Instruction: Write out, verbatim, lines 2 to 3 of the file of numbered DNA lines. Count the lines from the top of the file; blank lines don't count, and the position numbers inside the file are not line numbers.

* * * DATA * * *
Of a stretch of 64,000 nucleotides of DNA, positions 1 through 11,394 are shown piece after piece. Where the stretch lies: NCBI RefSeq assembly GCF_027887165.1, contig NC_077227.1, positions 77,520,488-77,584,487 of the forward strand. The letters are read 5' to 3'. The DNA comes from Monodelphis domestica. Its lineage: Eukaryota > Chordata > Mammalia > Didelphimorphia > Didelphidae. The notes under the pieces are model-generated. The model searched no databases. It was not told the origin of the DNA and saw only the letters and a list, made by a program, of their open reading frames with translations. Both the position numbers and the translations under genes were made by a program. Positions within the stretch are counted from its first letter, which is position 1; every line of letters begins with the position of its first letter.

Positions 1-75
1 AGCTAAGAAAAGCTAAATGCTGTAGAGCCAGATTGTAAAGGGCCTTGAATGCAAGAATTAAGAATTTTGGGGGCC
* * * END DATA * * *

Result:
Positions 1-75
1 AGCTAAGAAAAGCTAAATGCTGTAGAGCCAGATTGTAAAGGGCCTTGAATGCAAGAATTAAGAATTTTGGGGGCC